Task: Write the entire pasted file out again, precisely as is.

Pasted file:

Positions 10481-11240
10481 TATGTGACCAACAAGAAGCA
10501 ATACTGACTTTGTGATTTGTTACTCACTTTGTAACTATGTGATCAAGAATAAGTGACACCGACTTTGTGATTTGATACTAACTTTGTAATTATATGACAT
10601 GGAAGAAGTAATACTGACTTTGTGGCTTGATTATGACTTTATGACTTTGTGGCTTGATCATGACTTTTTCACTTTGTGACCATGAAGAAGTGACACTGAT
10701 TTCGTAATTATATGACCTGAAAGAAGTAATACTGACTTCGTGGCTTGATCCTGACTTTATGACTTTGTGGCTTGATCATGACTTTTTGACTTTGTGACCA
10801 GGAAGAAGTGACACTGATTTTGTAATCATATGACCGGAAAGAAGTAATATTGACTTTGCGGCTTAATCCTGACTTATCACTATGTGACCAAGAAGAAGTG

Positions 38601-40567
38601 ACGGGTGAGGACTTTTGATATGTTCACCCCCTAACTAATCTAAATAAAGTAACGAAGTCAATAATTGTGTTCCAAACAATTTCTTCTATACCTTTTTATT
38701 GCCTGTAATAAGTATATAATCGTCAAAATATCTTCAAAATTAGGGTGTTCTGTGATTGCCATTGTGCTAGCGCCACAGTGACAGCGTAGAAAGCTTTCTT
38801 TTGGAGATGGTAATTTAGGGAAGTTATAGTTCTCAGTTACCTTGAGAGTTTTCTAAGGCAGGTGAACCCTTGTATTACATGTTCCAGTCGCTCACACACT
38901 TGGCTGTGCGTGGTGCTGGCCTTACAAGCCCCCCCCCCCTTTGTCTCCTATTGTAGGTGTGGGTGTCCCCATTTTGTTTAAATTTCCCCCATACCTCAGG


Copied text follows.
Positions 10481-11240
10481 TATGTGACCAACAAGAAGCA
10501 ATACTGACTTTGTGATTTGTTACTCACTTTGTAACTATGTGATCAAGAATAAGTGACACCGACTTTGTGATTTGATACTAACTTTGTAATTATATGACAT
10601 GGAAGAAGTAATACTGACTTTGTGGCTTGATTATGACTTTATGACTTTGTGGCTTGATCATGACTTTTTCACTTTGTGACCATGAAGAAGTGACACTGAT
10701 TTCGTAATTATATGACCTGAAAGAAGTAATACTGACTTCGTGGCTTGATCCTGACTTTATGACTTTGTGGCTTGATCATGACTTTTTGACTTTGTGACCA
10801 GGAAGAAGTGACACTGATTTTGTAATCATATGACCGGAAAGAAGTAATATTGACTTTGCGGCTTAATCCTGACTTATCACTATGTGACCAAGAAGAAGTG

Positions 38601-40567
38601 ACGGGTGAGGACTTTTGATATGTTCACCCCCTAACTAATCTAAATAAAGTAACGAAGTCAATAATTGTGTTCCAAACAATTTCTTCTATACCTTTTTATT
38701 GCCTGTAATAAGTATATAATCGTCAAAATATCTTCAAAATTAGGGTGTTCTGTGATTGCCATTGTGCTAGCGCCACAGTGACAGCGTAGAAAGCTTTCTT
38801 TTGGAGATGGTAATTTAGGGAAGTTATAGTTCTCAGTTACCTTGAGAGTTTTCTAAGGCAGGTGAACCCTTGTATTACATGTTCCAGTCGCTCACACACT
38901 TGGCTGTGCGTGGTGCTGGCCTTACAAGCCCCCCCCCCCTTTGTCTCCTATTGTAGGTGTGGGTGTCCCCATTTTGTTTAAATTTCCCCCATACCTCAGG